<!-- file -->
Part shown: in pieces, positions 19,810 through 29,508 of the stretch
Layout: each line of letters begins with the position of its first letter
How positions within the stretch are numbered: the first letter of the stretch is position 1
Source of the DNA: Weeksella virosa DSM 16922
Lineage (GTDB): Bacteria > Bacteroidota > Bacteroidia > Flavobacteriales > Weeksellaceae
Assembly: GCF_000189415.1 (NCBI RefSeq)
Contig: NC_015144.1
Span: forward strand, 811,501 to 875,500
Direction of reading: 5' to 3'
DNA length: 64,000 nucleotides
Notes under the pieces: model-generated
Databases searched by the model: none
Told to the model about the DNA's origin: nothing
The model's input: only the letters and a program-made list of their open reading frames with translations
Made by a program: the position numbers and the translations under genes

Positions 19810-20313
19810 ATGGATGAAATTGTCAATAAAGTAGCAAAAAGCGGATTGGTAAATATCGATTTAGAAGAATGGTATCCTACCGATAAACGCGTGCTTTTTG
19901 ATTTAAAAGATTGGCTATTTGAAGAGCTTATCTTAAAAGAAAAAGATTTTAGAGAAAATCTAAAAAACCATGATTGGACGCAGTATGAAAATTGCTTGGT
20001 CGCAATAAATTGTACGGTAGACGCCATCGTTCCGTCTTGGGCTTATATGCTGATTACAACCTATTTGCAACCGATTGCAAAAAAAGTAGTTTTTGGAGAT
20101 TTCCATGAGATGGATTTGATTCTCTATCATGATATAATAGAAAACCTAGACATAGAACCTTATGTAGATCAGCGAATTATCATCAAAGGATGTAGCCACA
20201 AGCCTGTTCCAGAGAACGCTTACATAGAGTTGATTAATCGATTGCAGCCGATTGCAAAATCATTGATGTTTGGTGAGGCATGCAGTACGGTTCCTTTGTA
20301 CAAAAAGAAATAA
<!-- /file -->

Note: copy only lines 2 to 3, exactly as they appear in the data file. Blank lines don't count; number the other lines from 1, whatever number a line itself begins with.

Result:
Layout: each line of letters begins with the position of its first letter
How positions within the stretch are numbered: the first letter of the stretch is position 1